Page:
Now that summer has arrived, it’s time to return to Point Place, Wisconsin and spend more time in the Formans’ basement. The decision by Netflix to revive the That ’70s Show spin-off That ’90s Show for an oversized, two-part second season, titled Part 2 and Part 3, which premiered on June 27 and October 24, respectively, wasn’t all that surprising last year.

 It is, after all, coming of age at a time when the generation that grew up watching That ’70s Show is experiencing a wave of nostalgia for both the shows from their childhood and for their own youth. And then there are people like me who find it hard to believe that our childhoods were so long ago that the period can now serve as the subject of a “period piece.”

That ’90s Show had quite the sophomore bar to clear, needing to demonstrate that it could stand on its own as a comedy without relying on the flagship series; there are only so many callbacks a series can sustain before you start wondering who the show is really about. Part 1 served as an introduction to the new cast and a bit of an eight-episode-long ‘where are they now’ for the original cast. 

Fortunately, the series more than succeeds, setting the stage for a programme that captures the essence of the original while vitally evolving into its own thing, which is good news for the show and those interested in the lives of Leia Forman (Callie Haverda) and her pals.


That ’90s Show Part 2 picks up almost a year after Part 1 and follows Leia (Haverda) as she spends the summer at Red’s (Kurtwood Smith) and Kitty’s (Debra Jo Rupp) house. Her best friend Gwen (Ashley Aufderheide) and boyfriend Jay (Mason Coronel) are even more thrilled to have her back than her grandparents are. 

The only small issue is that Leia and Nate (Maxwell Acee Donovan) had an almost-kiss at the end of the previous summer. Only Gwen, Nate’s sister, is aware of this, and it has managed to remain a secret from both Jay and Nate’s fiancée Nikki (Sam Morelos) for a full year.

Thankfully, the show doesn’t focus too much on romantic drama in Part 2, even if there are just eight 25-minute episodes total. The season’s romance-related storylines are kept up, but the central tension isn’t drawn out to the point of weariness.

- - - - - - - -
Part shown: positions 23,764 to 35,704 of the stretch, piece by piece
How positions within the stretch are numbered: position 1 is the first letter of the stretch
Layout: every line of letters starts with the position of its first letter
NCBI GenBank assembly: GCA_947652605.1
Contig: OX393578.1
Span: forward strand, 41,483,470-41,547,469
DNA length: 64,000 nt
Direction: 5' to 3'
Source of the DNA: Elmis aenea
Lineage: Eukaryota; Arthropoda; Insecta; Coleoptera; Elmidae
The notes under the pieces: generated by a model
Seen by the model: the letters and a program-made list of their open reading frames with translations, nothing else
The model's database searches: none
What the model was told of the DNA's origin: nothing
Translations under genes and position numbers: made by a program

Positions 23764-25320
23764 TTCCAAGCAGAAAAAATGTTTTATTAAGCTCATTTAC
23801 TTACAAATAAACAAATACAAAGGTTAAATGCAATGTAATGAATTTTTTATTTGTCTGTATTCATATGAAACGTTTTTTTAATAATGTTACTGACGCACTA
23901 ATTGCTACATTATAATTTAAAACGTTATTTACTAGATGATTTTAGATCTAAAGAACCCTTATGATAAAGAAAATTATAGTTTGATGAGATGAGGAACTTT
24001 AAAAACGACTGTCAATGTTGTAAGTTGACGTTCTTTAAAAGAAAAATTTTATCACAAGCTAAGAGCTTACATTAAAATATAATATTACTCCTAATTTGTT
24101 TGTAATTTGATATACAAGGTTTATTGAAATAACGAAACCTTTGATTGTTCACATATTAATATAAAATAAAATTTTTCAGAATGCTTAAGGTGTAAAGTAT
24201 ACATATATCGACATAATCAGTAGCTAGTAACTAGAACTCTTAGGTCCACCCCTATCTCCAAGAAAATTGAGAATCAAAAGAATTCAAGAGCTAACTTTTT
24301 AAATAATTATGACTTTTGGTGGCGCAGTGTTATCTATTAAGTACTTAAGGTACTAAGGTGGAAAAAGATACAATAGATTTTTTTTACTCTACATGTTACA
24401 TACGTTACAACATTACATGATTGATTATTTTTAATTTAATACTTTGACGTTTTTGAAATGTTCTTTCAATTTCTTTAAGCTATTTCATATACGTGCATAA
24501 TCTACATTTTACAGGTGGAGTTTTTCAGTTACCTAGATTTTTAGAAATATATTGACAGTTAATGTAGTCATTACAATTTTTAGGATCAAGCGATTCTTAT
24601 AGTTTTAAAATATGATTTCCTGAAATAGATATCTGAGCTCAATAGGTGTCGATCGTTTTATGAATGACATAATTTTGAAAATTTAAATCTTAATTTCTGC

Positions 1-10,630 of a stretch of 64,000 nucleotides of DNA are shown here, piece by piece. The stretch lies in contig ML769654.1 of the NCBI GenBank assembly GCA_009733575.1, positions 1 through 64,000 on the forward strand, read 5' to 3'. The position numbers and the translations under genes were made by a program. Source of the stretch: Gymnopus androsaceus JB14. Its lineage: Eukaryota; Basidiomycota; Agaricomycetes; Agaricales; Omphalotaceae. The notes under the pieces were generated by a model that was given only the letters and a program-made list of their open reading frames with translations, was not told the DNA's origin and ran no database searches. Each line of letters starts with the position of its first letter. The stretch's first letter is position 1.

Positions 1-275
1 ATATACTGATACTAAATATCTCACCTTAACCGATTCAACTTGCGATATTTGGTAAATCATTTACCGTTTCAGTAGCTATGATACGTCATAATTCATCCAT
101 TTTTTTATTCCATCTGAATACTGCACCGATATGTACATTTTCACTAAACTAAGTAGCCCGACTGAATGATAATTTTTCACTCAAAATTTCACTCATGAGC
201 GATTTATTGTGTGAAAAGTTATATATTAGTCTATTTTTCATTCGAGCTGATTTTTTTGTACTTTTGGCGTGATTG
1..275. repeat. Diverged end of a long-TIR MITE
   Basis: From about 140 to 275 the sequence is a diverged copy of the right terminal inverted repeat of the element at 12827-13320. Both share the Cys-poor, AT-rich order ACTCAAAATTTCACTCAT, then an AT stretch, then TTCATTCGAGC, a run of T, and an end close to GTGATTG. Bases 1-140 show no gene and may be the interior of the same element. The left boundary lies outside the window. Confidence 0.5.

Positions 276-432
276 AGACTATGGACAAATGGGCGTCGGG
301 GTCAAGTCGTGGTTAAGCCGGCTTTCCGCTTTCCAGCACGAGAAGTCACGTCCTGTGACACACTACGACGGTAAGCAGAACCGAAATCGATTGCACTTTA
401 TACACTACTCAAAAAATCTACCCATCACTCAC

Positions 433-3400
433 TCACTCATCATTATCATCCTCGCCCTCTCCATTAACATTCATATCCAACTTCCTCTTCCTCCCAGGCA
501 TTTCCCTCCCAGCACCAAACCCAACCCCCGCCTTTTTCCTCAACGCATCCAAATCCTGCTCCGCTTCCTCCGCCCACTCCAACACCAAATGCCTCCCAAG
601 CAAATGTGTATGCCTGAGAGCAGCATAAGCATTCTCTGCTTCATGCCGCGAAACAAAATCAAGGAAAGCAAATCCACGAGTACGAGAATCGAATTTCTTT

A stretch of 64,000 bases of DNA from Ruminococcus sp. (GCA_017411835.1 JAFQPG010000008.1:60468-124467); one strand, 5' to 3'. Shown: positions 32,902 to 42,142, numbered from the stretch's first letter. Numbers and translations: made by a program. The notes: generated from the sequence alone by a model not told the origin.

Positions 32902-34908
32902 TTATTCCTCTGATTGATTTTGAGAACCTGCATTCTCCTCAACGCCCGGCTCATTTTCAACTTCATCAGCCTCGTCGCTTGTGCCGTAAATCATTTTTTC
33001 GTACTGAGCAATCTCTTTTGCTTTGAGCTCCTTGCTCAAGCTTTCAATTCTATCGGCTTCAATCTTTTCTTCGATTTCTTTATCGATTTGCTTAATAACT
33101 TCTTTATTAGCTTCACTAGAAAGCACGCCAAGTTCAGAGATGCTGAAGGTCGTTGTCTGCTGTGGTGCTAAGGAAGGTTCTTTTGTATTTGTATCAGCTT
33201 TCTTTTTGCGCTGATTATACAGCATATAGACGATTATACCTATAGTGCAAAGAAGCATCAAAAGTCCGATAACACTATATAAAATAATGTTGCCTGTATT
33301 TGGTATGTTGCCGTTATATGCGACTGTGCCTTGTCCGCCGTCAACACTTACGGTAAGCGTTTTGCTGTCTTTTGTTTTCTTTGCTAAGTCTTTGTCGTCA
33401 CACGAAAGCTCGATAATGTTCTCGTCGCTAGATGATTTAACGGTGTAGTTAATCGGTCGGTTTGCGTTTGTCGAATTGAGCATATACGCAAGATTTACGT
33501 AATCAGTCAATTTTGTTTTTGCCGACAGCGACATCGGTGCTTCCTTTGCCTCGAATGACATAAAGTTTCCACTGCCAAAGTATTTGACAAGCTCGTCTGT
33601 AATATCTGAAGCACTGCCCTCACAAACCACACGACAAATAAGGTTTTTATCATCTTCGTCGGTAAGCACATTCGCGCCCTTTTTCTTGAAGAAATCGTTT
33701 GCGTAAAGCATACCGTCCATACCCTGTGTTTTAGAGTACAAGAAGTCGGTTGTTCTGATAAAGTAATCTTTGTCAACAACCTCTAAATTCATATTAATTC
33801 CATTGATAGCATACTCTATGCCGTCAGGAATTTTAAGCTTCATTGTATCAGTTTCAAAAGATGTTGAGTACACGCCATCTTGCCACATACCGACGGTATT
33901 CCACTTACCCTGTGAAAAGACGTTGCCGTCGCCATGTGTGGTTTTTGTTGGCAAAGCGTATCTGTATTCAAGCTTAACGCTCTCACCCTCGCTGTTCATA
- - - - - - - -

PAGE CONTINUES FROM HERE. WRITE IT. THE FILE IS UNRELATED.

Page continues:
Nonetheless, it does occasionally feel as though Ozzie (Reyn Doi), the sixth member of their little band, is left on the proverbial sidelines due to the intense focus on the two pairings, particularly given Gwen’s close involvement in both.

Though it’s good to see that there was an attempt to involve him more than in the first season, I hope this means he won’t wind up feeling like the comic relief that Fez (Wilmer Valderrama) occasionally could feel like.

It seemed inevitable that the majority of the original core ensemble would make an appearance when That ’90s Show debuted. In addition, Kelso (Ashton Kutcher) and Jackie (Mila Kumis) showed up to confirm that Jay is their son, and Fez (Wilmer Valderamma) played a recurring role as Gwen and Nate’s mom Sherri (Andrea Anders)’s possible love interest.

 Eric (Topher Grace) and Donna (Laura Prepon) returned to drop Leia off at her grandparents. Though it was nice for longtime fans to quickly catch up with them, that wasn’t the main focus of the presentation. Their adolescence was the subject of eight whole seasons.

Though the first season did a charming job setting the scene, the show truly starts to come into its own in this second season. Their appearance also had some drawbacks, mainly because it encouraged comparisons between the current teenage cast and the old one  Leia is the “Eric,” Gwen is the “Hyde,” etc.

 It’s true that Part 2 of the show is nostalgic since it looks back at the 1990s and is therefore naturally nostalgic, but Part 1 of the presentation concentrates on what it was like to grow up in the 1990s rather than on a TV that ended more than 20 years ago. Yes, a few cameos are present.

Tommy Chong and Seth Green make brief cameos as their original series characters, but they do so in a way that advances the storylines of the current generation of kids rather than drawing attention away from them.

Here are the detailed account on, That ’90s Show Part 2. Follow Premiere next website for more details. 

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